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Lecture

February 13 - PSYC473.docx

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Department
Psychology
Course
PSYC 473
Professor
Mark Baldwin
Semester
Winter

Description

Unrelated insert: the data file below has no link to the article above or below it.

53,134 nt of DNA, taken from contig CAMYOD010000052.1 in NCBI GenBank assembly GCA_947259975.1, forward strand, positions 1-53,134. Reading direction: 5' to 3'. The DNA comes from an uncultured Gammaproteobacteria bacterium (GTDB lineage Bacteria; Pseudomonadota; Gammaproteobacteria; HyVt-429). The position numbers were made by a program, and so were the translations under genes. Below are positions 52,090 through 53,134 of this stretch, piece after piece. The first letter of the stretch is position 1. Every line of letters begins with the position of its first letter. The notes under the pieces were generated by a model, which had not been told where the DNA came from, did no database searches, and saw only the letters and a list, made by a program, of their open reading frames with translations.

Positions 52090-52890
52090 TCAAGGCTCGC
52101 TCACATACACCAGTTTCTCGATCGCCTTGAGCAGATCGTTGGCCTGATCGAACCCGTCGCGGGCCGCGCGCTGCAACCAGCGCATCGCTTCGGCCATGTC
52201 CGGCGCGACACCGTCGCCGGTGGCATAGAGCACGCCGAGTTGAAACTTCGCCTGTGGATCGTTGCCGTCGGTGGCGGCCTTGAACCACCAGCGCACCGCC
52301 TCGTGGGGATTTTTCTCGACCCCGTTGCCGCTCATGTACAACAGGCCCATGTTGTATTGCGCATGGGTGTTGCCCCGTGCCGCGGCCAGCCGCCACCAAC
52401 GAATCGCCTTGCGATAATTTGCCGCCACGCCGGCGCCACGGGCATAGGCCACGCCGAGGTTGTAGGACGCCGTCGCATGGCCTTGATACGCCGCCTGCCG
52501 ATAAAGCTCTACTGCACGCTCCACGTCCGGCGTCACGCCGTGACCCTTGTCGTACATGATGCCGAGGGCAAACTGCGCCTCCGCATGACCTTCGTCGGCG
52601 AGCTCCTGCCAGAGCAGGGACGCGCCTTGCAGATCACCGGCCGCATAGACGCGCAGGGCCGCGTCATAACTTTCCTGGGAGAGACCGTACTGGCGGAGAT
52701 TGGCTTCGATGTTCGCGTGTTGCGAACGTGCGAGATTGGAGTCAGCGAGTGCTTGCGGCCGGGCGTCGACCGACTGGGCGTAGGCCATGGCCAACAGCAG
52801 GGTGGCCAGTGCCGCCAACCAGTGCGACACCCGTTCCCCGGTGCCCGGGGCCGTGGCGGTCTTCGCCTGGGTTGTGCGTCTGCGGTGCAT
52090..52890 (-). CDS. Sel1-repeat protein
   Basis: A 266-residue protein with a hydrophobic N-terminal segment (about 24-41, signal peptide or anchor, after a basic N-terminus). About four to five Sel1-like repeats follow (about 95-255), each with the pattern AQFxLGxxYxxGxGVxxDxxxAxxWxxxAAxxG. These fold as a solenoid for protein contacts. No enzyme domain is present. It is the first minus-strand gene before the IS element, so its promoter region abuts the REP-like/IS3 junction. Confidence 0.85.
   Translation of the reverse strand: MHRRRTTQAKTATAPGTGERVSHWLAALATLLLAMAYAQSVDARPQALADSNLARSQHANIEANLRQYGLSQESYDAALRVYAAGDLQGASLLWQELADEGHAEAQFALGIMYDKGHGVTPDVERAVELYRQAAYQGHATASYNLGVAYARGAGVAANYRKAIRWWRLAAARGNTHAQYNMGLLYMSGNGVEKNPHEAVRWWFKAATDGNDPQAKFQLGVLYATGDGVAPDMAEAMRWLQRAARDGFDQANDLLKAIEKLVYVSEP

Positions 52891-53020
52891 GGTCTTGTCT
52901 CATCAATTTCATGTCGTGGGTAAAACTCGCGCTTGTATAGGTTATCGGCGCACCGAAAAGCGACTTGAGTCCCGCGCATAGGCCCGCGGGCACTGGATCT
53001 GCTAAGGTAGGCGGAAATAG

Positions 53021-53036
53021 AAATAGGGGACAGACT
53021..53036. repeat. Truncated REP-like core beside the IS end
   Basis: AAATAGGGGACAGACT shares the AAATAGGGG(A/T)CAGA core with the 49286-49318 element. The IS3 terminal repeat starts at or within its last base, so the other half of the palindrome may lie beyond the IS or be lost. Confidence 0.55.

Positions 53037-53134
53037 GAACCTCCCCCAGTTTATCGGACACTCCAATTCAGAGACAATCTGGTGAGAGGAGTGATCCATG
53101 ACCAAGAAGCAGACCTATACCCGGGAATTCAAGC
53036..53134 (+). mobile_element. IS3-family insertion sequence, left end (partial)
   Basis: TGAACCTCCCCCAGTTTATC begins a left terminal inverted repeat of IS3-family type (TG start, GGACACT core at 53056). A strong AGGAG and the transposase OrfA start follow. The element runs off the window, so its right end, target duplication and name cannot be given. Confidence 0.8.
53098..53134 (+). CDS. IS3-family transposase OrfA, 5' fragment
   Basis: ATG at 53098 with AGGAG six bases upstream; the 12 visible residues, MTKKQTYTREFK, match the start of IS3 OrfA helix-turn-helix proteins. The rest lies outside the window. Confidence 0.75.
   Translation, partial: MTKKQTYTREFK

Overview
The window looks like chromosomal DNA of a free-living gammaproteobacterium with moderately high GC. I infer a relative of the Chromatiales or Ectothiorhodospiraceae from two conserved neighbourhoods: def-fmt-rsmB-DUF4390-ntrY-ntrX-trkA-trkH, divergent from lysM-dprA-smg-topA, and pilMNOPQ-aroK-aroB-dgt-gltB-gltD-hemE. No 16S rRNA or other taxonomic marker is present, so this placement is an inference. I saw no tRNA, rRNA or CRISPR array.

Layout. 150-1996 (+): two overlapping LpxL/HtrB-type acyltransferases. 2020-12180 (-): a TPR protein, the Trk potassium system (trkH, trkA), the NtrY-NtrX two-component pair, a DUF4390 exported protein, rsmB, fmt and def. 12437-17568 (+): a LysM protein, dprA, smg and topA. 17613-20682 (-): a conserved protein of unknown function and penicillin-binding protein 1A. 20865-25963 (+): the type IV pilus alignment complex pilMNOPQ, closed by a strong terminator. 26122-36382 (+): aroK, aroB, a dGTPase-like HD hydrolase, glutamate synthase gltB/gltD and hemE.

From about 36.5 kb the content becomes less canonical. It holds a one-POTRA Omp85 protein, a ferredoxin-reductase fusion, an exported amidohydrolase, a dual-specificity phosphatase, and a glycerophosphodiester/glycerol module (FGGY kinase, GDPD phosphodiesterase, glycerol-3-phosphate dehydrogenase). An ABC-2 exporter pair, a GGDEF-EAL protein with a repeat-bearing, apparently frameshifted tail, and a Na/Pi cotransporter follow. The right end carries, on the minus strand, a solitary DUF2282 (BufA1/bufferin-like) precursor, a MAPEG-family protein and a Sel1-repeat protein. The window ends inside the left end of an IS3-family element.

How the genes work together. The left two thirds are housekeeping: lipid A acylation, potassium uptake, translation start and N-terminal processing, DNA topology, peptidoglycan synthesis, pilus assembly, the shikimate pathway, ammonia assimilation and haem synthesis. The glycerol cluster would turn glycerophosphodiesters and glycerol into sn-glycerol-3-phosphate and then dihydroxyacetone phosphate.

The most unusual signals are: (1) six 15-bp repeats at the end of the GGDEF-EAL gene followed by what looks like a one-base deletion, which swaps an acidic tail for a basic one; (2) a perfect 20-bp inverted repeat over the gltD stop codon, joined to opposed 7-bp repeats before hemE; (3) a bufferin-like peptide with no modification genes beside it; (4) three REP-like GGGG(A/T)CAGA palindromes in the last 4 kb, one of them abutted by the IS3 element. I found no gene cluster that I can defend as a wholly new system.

Feb.13, 2013 Psyc 473: Lec.11  Symposium this Friday regarding achievement around 3pm Slide 1:  Diederik Stapel  Social cognition researcher  In 2011, confessed to faking and manipulating data in 30 or more publications  In particular, material in Chpt.10, p. 427: traits vs. exemplars as primes will not be covered on the test o We don’t yet know which of things he reported is true, nevertheless we can’t use that material, because it has been fabricated Slide 2: Attachment Slide 3: Which of the following best describes your feelings in your relationships, in general? 1) I find it relatively easy to get close to others and am comfortable depending on them. I don’t often worry about being abandoned or about someone getting too close to me. 2) I am somewhat uncomfortable being close to others; I find it difficult to trust them completely, difficult to allow myself to depend on them. I am nervous when anyone gets too close, and often, love partners want me to be more intimate than I feel comfortable being. 3) I find that others are reluctant to get as close as I would like. I often worry that my partner doesn’t really love me or won’t want to stay with me. My desire for intimacy sometimes scares people away. Slide 4: Background  Bowlby’s Attachment Theory (1969) o Evolution has “wired” humans to seek closeness and, thereby, emotional security o We learn patterns of closeness, developing “working models” of how best to achieve closeness and emotional security  Bowlby: one of the earliest social cognitive theorists Slide 5: Hazan and Shaver (1987)  Original work applying attachment theory to adults  Put it in the newspaper, valentine section, valentine’s day quiz o Ask people to pick which one describes them; ask other questions as well 1  SECURE: I find it relatively easy to get close to others and am comfortable depending on them. I don’t often worry about being abandoned or about someone getting too close to me.  AVOIDANT: I am somewhat uncomfortable being close to others; I find it difficult to trust them completely, difficult to allow myself to depend on them. I am nervous when anyone gets too close, and often, love partners want me to be more intimate than I feel comfortable being.  ANXIOUS (or “Anxious/Ambivalent”): I find that others are reluctant to get as close as I would like. I often worry that my partner doesn’t really love me or won’t want to stay with me. My desire for intimacy sometimes scares people away.  Often called attachment orientations; nowadays can be called attachment styles o Style implies that it is a stable aspect of personality, so prof. doesn’t like that (at the end of the lecture prof. speaks about how there is evidence to suggest there is flexibility)  There are other sets of labels; there is another model of adult attachment that uses different labels o Fourth label fearful/avoidant; prof. is not going to go into it Slide 6:  Approximate percentages in most studies o Secure: 55% o Avoidant: 25% o Anxious: 20%  Do get slight cultural differences, but usually results don’t vary much Slide 7: Correlates of Secure pattern (just to illustrate):  Highly invested in relationships; tends to have long, trusting ones  Grieves following loss but achieves resolution  Enjoys sex (but usually in the context of a long-term relationship)  Feels well-liked by coworkers  Describes parents in favorable (though not unrealistic) terms Is supportive of partner when partner is under stress  Self-discloses appropriately and likes others to self-disclose  Seeks integrative, mutually satisfactory resolutions of conflicts  Regulates anger effectively, tends to forget negative interactions or reinterpret them constructively  Likely to adopt parents' religion (and view God as a good parent) Slide 8: Correlates of Avoidant pattern  Less invested in relationships, expresses less grief following loss  Imagines someone other than actual partner during sex 2  Has more "one night" sexual encounters  Prefers to work alone; work is excuse to avoid close relationships  Describes parents as rejecting and cold  More likely to have been abused or to have had a parent with an alcohol problem  Withdraws support from partner when partner or self is stressed  Feels bored and distant during social interactions  Doesn't like to self-disclose, doesn't approve of others who disclose Slide 9: Correlates of the Anxious (or “Anxious/Ambivalent”) pattern  Invested in relationships yet high breakup rate (same partner)  Grieves intensely following loss  Prefers the "cuddly" rather than the genital aspects of sex  Prefers to work with others but feels under-appreciated at work  Binges on chocolate (and is vulnerable to bulimia)  Describes parents as intrusive and unfair  Worries about rejection during daily interactions  Self-discloses too much and indiscriminately, likes disclosers  Subject to jealousy, unregulated anger and "anger-in" Slide 10: Simpson et al. (1992)  A lot of the literature/research for years, a decade at least, just correlated one thing with another based on questionnaires o Even though this study uses correlates as well, it’s one of the better studies because it is actually based on behavioural observations and not questionnaires  How does attachment style affect reactions to stress?  Method: o Dating couples o Attachment styles measured o Woman told she would be taking part in “stressful activity” o Couple videotaped while they waited for 5 minutes  Results: o For secure women, the more scared they looked the more comfort they sought o For avoidant women, the more scared they looked the less comfort they sought  Avoidance is essentially rooted in the feeling that I’m going to just rely on myself o For anxious women, the results were unclear, possibly reflecting their ambivalence  Anxious/ambivalent: I want help, but I’m not sure if I can trust them  How we manage stress is a significant part of our personalities 3 Slide 11: Is the attachment figure attentive and responsive? No Yes Insecurity and “secondary strategies”  Being insecure leads you to adopt secondary strategies; it is secondary way of getting what you need Is proximity-seeking a viable option?  Think of an anxious child following his/her mother around, “Felt security”, gives trying to get what’s needed confidence Yes: expressing anxiety, No: defensiveness, avoiding maintain proximity, visual intimacy, and self-reliance monitoring, and clinging  If proximity seeking is not  Hope is by doing this, an option, then have to you will get what you move on to plan b or c need; can imagine this  So you develop your own approach with young strategies to help you cope children or animals with stressful situations Slide 12:  What is the social cognitive basis of differences in attachment orientations? Differences in, e.g., o Goals o Expectancies o Strategies Slide 13: Outcome Expectancies (Baldwin et al., 1996)  A questionnaire was administered o Three major themes: closeness, trust, and dependency  Imagine you were in a situation where you needed to depend on your partner o What are you expectancies?  IF I were to depend on my partner he/she would...  support me  leave me  IF I were to try to get closer to m